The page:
Finding the Benedictine Spirit Abroad
March 2, 2018
Most professors use their summers to catch up on their research, update their syllabi, and prepare for the upcoming school year. One Saint John’s theology professor, Christopher Conway, took a different approach to his school year preparation. Conway’s summer office was mobile, traveling across India for most of July.
Conway teaches comparative theology, which is the study of Christianity alongside other religious traditions. In Conway’s case, he primarily studies Hinduism. He wants to share his experience with students, so he visited the Hinduism hub – India – to scout out a potential study abroad trip for College of Saint Benedict and Saint John’s students.
“The students would be encouraged to step outside their own religious tradition, to encounter what is true and holy, beautiful, good, in other religious traditions and then come back to their own tradition with new insights and questions generated by the study of another religious tradition,” Conway said.
Essentially, the trip gives students the opportunity to experience comparative theology on the ground.
“The Church has a teaching called Nostra Aetate that it rejects nothing that is true and holy and other religious traditions. If something is true and something is holy, then there is probably something to learn from it,” Conway explained.
His ideal program would be centered around Saccidananda Ashram, a Camaldolese Benedictine community in south India. Monks Henri le Saux and Jules Monchanin started this center for Christian spirituality almost 70 years ago. The name “saccidananda” translates to “being, consciousness, bliss”, which for Indian Christian theologians reflects the Holy Trinity. This site is a religious hermitage that draws upon the treasures of Indian spirituality.
The monastics at this site embody comparative theology. They have a routine prayer life where they pray the liturgy of the hours and incorporate local spiritual texts.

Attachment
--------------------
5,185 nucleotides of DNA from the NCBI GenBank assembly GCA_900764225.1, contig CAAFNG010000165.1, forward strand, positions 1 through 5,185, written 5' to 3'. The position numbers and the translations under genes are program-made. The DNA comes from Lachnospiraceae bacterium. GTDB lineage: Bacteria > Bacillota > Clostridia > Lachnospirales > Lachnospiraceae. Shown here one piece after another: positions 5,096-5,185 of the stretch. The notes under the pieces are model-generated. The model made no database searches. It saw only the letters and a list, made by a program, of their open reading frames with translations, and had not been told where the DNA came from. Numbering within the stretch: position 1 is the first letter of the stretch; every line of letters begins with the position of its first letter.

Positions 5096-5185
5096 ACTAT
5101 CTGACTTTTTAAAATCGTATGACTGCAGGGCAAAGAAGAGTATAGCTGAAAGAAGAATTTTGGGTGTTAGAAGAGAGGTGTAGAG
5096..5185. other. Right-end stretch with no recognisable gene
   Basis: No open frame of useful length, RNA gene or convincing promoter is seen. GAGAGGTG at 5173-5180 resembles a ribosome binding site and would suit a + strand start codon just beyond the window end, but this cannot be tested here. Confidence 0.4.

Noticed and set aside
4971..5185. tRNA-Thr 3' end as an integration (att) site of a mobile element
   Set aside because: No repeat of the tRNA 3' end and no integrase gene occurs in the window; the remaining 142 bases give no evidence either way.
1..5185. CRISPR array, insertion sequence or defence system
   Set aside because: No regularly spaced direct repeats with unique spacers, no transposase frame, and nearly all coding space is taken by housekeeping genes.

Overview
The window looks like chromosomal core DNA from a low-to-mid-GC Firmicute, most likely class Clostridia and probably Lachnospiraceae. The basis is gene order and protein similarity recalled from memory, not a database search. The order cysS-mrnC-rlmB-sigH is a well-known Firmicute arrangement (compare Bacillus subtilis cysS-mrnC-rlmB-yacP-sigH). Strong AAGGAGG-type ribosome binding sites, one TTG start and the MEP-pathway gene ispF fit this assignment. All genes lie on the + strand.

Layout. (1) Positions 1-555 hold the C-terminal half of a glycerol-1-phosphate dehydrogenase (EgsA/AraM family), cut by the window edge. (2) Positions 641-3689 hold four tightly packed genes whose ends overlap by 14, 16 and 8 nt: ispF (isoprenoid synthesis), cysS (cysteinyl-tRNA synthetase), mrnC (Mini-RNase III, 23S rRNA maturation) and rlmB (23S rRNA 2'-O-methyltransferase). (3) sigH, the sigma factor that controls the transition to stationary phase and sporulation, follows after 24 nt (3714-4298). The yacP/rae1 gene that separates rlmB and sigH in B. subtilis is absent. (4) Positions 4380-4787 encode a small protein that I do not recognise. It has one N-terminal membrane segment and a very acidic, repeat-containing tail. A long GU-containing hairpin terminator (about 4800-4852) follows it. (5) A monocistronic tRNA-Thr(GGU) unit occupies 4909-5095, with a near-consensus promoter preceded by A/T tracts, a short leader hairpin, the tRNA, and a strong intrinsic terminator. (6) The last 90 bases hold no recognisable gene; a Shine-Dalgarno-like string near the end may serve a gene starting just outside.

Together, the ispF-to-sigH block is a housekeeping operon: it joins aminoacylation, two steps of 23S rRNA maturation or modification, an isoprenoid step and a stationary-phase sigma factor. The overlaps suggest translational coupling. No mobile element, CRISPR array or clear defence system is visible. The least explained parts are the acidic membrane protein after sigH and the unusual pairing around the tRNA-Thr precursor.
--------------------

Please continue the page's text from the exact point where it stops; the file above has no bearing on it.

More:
This wasn’t Conway’s first time in the country. In his doctoral program, Conway researched Dalit Christian theology at United Theological College in Bengaluru. Dalit theology comes from the former “untouchables” and other outcast groups in India.
His trip had another purpose. One of Conway’s goals for the trip was to join a pilgrimage to Pandharpur in western India. On his bus trip to the site, Conway was fortunate enough to sit next to someone who allowed him to join his larger religious community as they made their trip. Around 1.2 million pilgrims visited the site over the course of two weeks, so Conway felt lucky to have the support of a religious community around him.
“It was one of those things where I would’ve had an alright experience had he not shown me this sense of hospitality and outreach, but because he did that, I had a much deeper and much more powerful experience. This is something you ought to do in community. As an individual, I would’ve been much more of an observer than what I had with him, which was much more participatory,” said Conway.
This stranger’s kindness shows the scope of hospitality extending beyond religious borders. Not only do those in the Catholic tradition exemplify the Benedictine value of welcoming the stranger, but a similar call can be found in other religious traditions as well.
Conway is excited to bring students here. “It gives students an opportunity to encounter comparative theology both in theory and also in practice, because it’s really only in doing that you can understand,” Conway said.